The success of the Project is dependent on the performance of third parties, including the Borrower and its Principal(s), over which we have no control. We will issue a commercial loan to the Borrower to fund the Project. The Borrower owns and controls the Project and is responsible for various management functions that are essential to the success of the Project. The Principal(s) of that borrowing entity control and operate it. Poor management on the part of the Borrower, or its Principals, could adversely affect the financial performance of the Project or expose the Project to unanticipated operating risks, which could reduce the Project cash flow and adversely affect the Borrower’s ability to repay the Loan.
We have limited experience in developing real estate projects. If the Borrower is unable to repay its obligations under the Loan, we may foreclose on the real estate property. Although we will seek out purchasers for the property, we may have to take an active role in the management of the Project. Prospective investors should consider that we and very few members of our management have previously managed real estate development projects. No assurances can be given that we can operate the Project profitably.
Credit information may be inaccurate or may not accurately reflect the creditworthiness of the Borrower or its Principals, which may have an adverse effect on our revenues or any returns on an investment in the Series B Stock. In the course of its underwriting, Groundfloor Finance obtains credit information about the Principals of the Borrower from consumer reporting agencies, such as TransUnion, Experian or Equifax. A credit score assigned to a Principal may not reflect the actual creditworthiness of the Borrower or its Principals. (Although the Principal(s) are not personally liable for making payments under the Loan, Groundfloor Finance believes his or her FICO credit score is a relevant factor in understanding the individual practices regarding debt management of the persons who will ultimately be responsible for managing the Project and servicing the debt.) In addition, the information obtained from the credit report is not verified and the credit score of the Principal may be based on outdated, incomplete or inaccurate consumer reporting data. Additionally, there is a risk that, after the underwriting team has completed our credit review, the Principal may have:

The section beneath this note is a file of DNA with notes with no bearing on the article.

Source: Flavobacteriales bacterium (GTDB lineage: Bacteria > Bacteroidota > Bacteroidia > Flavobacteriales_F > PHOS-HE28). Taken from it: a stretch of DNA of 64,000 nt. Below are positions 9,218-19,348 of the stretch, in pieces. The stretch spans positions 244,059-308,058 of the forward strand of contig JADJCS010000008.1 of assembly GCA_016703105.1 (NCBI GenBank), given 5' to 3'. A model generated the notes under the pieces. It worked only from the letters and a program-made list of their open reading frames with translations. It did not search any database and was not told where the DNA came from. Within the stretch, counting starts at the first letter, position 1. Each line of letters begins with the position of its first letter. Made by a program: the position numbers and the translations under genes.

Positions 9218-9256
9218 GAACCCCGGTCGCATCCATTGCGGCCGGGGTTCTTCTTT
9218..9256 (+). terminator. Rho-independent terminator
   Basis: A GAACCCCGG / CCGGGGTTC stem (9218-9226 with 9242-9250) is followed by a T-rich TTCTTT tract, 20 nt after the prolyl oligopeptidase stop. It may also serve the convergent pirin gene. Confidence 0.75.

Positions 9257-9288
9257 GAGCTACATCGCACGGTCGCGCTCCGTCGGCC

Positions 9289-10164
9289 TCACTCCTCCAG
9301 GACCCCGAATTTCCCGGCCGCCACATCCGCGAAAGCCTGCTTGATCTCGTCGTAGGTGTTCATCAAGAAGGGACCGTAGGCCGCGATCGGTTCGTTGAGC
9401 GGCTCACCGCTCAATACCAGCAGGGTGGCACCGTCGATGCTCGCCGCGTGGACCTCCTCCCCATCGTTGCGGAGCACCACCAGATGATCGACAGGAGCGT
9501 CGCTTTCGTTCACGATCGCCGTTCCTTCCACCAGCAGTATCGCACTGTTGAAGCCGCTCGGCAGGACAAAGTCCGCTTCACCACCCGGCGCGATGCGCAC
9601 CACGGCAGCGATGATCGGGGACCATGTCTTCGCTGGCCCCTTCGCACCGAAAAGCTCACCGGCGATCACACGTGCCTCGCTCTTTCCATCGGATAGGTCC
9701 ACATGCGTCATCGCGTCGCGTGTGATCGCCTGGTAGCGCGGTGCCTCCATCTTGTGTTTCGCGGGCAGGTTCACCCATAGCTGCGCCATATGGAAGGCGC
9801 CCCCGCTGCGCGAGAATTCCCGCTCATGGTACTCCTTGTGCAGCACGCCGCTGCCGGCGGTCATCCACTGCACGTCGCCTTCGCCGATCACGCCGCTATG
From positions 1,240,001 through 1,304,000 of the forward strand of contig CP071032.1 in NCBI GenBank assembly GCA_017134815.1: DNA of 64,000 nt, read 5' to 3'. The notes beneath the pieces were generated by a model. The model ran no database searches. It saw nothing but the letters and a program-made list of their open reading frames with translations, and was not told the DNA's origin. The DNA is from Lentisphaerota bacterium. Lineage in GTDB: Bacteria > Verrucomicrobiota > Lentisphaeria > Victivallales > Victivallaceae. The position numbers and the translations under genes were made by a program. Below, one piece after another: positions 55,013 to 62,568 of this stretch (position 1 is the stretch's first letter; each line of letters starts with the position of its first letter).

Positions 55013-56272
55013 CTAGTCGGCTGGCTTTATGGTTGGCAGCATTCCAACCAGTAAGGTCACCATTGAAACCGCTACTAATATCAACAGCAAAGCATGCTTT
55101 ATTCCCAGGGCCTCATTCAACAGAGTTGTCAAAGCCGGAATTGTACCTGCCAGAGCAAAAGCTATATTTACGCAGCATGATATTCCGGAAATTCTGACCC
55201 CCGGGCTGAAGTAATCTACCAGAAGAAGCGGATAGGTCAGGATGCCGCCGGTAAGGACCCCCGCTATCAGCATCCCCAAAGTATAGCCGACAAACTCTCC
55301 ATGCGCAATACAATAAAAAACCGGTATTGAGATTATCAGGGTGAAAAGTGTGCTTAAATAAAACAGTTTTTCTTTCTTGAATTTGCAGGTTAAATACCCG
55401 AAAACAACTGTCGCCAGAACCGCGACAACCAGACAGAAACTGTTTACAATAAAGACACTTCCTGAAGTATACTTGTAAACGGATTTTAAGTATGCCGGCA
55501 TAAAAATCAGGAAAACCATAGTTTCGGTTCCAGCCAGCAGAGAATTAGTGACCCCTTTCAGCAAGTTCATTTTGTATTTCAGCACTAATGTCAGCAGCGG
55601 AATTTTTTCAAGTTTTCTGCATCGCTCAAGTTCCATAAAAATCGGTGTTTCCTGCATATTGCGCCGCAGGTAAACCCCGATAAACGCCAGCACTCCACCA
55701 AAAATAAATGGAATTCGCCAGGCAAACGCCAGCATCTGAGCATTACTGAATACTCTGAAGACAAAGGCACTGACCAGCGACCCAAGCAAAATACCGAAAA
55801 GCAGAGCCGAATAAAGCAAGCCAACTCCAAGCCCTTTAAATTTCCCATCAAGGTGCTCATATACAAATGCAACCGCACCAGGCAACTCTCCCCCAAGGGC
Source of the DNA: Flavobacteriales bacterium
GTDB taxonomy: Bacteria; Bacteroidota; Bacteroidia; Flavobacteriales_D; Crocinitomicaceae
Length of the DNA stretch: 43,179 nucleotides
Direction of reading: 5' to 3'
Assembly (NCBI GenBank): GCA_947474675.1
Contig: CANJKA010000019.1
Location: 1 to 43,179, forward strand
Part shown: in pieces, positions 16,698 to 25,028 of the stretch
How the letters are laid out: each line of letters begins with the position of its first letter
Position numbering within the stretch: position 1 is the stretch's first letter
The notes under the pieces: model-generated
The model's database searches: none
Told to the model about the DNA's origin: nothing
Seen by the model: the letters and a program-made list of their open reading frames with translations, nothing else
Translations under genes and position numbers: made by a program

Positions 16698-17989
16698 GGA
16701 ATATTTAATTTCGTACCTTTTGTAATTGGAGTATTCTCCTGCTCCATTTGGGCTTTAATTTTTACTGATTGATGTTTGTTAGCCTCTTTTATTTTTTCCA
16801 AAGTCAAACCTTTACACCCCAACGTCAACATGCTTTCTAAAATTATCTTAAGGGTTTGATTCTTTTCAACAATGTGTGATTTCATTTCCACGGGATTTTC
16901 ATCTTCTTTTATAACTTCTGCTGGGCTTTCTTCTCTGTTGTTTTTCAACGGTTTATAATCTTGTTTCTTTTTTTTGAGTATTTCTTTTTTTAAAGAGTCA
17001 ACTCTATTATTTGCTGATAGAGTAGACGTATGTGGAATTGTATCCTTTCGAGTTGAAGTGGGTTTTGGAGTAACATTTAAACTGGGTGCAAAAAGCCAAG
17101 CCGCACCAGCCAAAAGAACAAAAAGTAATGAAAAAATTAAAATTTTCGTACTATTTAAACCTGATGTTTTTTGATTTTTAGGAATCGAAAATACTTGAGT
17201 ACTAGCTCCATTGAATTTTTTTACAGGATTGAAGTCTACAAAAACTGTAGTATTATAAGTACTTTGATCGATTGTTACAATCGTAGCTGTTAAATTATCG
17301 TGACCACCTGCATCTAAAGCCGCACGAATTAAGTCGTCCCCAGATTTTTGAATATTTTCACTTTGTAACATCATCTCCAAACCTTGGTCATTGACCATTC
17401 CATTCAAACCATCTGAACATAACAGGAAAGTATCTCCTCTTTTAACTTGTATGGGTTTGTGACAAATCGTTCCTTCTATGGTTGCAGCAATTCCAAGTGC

- become delinquent in the payment of or defaulted under an outstanding obligation;
- taken on additional debt; or
- sustained other adverse financial events.
Inaccuracies in the credit information obtained or subsequent events that materially impact the ability to repay the Loan or reduce creditworthiness may increase the risk that the Borrower will default on its Loan, which will increase the risk of an adverse effect on our revenues or any returns on an investment in the Series B Stock.
Information supplied by Borrowers may be inaccurate or intentionally false. Much of the information provided by Borrowers during the application and underwriting process is not independently verified, and, although Borrowers represent and warrant in the Loan Agreement as to the accuracy of such information, it may nevertheless be inaccurate or incomplete. Additionally, we rely on data provided by third-party sources as a significant component of our underwriting process, and this data may contain inaccuracies. Inaccurate analysis of credit data that could result from false loan application information could harm our reputation, business, and operating results.